Good Friday

Holy Week is one of my favorite weeks of the liturgical year. It’s filled with sadness, loss, grief……but, also, hope. I can’t go through a Maundy Thursday or Good Friday service without crying. The Lenten season was when my daughter first received communion. It’s when I’m reminded that it’s my sins that nailed Him to the cross.But, oh, the hope. The hope and good news that it did not end in death but in life. The hope that, while we grieve today, Sunday is coming. The stone will be rolled away, and the tomb will be empty. Death will not defeat Him.

I also love Holy Week because of the tradition it’s saturated in. Growing up in a Catholic/Methodist household (and now raising our children in one), I was exposed to various traditions but one god. The differences are very, very subtle. I’ve been asked recently what Holy Week is all about. It’s about the remembrance of the sacrifice that was given for you and for me. It’s the final preparation of our hearts for the coming of Easter, as we’ve been preparing since Ash Wednesday.

Maundy Thursday remembers the Last Supper, with Jesus and His disciples. At St. James last night, the feet of 12 attendees were washed by the priest, something that I’ve seen at Methodist services, as well. We partake in communion and leave somberly, acknowledging what happened on that Good Friday so long ago.

Today is Good Friday, and today across the world, His death is remembered. We remember the betrayal of Judas. We remember his forgiveness of the sinner on the cross next to him. We remember His words of “it is finished” and His side that was pierced.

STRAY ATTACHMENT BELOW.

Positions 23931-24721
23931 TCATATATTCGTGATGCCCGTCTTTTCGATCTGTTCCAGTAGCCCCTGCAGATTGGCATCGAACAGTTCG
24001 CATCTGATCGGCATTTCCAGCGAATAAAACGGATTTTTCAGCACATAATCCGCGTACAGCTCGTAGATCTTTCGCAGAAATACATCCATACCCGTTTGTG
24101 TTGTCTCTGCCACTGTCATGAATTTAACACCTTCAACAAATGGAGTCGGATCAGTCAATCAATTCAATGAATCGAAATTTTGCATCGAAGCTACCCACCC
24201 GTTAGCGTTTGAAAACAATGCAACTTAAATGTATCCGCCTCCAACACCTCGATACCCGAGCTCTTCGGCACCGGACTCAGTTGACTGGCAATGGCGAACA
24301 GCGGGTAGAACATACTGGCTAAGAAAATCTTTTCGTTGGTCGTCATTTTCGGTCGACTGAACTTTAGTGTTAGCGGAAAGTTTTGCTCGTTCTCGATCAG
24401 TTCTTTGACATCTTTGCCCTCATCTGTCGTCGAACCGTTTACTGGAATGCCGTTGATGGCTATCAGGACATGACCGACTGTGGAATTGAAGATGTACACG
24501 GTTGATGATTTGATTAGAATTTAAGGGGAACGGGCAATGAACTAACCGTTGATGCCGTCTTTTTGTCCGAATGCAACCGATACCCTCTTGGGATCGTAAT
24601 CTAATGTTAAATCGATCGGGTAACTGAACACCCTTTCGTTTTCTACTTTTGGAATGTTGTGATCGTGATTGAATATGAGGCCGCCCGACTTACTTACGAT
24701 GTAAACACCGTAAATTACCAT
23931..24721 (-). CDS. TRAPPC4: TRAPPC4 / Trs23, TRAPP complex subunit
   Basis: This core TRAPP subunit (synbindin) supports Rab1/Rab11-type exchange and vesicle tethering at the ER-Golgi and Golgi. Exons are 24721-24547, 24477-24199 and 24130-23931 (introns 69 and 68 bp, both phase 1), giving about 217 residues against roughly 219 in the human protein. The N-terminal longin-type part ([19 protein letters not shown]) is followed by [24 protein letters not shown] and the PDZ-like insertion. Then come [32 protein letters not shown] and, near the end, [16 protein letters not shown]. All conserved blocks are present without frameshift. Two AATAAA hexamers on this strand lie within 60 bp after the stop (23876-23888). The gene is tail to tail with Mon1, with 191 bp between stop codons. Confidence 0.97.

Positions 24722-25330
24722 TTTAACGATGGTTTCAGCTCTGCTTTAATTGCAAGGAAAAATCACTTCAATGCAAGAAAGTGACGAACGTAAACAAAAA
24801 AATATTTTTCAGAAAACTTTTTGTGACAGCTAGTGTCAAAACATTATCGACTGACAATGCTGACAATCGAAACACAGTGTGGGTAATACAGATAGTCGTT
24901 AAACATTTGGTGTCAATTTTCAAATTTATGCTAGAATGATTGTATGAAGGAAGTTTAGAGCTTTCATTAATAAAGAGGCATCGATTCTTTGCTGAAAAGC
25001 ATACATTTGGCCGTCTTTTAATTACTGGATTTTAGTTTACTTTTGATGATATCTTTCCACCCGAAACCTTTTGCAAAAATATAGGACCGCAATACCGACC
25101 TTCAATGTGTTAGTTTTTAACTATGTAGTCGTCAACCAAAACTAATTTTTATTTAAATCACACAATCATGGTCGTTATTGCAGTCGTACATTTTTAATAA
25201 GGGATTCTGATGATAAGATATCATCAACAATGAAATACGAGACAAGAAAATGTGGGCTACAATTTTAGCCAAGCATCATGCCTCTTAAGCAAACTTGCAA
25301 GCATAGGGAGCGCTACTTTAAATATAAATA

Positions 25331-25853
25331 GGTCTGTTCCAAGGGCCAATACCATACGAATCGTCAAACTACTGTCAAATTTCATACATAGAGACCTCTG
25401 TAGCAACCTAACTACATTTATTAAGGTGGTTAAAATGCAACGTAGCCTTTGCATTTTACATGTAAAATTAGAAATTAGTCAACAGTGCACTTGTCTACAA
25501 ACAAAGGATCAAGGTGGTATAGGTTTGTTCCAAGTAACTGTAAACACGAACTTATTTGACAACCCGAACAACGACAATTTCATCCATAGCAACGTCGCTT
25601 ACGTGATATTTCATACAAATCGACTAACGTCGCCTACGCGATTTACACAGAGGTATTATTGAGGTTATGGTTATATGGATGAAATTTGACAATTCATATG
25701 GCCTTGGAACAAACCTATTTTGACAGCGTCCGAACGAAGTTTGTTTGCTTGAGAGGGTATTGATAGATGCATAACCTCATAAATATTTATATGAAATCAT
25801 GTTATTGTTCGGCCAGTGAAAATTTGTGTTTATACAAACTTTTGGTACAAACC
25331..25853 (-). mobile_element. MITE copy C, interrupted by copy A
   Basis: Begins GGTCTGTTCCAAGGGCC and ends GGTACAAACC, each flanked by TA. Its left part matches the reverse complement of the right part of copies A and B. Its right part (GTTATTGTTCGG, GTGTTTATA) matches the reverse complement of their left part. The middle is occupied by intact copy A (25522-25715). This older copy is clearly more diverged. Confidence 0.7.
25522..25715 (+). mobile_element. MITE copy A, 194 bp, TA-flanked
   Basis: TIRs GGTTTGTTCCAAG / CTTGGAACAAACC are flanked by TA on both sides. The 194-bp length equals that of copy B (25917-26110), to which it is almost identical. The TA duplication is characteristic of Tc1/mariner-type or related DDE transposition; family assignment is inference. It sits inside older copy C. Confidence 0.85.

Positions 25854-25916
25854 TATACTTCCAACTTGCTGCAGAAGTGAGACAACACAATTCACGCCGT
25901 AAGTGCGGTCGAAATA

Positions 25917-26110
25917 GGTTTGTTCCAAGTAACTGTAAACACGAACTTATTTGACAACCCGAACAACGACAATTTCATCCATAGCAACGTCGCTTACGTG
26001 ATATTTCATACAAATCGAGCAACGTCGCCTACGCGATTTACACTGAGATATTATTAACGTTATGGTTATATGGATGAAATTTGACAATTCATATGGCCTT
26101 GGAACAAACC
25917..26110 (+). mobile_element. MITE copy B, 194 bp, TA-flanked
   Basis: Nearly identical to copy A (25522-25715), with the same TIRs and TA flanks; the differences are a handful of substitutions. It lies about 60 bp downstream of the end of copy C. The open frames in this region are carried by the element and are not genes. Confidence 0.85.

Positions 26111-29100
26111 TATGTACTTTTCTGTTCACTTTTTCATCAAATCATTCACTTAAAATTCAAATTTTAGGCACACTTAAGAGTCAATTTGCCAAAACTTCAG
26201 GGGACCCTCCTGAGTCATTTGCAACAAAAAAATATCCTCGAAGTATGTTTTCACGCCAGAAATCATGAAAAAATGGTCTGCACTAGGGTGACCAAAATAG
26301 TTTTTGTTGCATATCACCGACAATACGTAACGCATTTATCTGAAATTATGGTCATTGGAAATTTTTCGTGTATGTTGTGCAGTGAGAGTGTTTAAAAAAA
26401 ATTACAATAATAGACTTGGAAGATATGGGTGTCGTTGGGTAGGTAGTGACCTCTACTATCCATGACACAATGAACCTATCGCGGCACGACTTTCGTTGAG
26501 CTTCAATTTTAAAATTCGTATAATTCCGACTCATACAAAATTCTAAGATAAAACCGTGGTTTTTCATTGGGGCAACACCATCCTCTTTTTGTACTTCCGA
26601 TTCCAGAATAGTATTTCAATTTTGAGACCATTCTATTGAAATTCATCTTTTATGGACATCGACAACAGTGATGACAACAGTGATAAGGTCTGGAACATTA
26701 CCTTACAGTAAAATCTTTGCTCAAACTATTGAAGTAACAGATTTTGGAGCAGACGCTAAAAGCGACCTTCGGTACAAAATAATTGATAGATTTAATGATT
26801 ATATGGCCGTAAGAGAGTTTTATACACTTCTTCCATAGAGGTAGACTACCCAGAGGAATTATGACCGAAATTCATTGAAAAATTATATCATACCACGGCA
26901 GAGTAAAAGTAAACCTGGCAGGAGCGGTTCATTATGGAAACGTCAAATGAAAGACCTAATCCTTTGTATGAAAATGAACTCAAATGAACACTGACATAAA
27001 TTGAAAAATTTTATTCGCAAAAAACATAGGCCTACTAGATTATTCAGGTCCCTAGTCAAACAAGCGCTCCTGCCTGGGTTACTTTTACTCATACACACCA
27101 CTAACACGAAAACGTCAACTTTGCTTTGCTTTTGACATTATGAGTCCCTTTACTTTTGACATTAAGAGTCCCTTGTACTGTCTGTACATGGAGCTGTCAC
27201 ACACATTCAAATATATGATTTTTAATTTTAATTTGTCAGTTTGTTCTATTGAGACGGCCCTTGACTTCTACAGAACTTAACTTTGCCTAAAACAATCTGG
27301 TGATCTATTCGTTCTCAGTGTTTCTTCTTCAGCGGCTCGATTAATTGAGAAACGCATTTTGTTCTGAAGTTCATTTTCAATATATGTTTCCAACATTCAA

It was as if the world was left with no hope. Today we mourn but never forget. Sunday is coming.

Talkin’ Politics

As we are halfway through the primaries, I thought a good topic for today would be how to respectfully discuss politics. You see, I disagree with many who believe that politics and religion shouldn’t be discussed in polite company. I believe that we are all unique, and I love learning about what makes others so unique. Their political beliefs and their religious beliefs are two huge components of it.

I have a list compiled of ways I believe we can open the conversation up respectfully. We have so much to learn from each other, and shying away from certain topics doesn’t do us any good. Getting into arguments with others, however, also hinders progress, in addition to ruining friendships.

I hope this list helps you open the door to conversation. Please let me know if you have anything to add to it!

  1. Listen to the other members of the conversation instead of forming a rebuttal in your mind. Listen to learn.
  2. If it makes someone uncomfortable, don’t talk about it. This goes for anything, not just politics and religion. Not every time is a good time to discuss a particular topic.
  3. Don’t raise your voice. This is a discussion, not a debate.
  4. Don’t try to get a rise out of someone.
  5. Seek to find out what is important to them instead of stopping with party affiliation.
  6. Remember that agreeing to disagree doesn’t make anyone a “winner” or a “loser.” This should be a mature discussion.
  7. Remember they are more than their beliefs on any topic.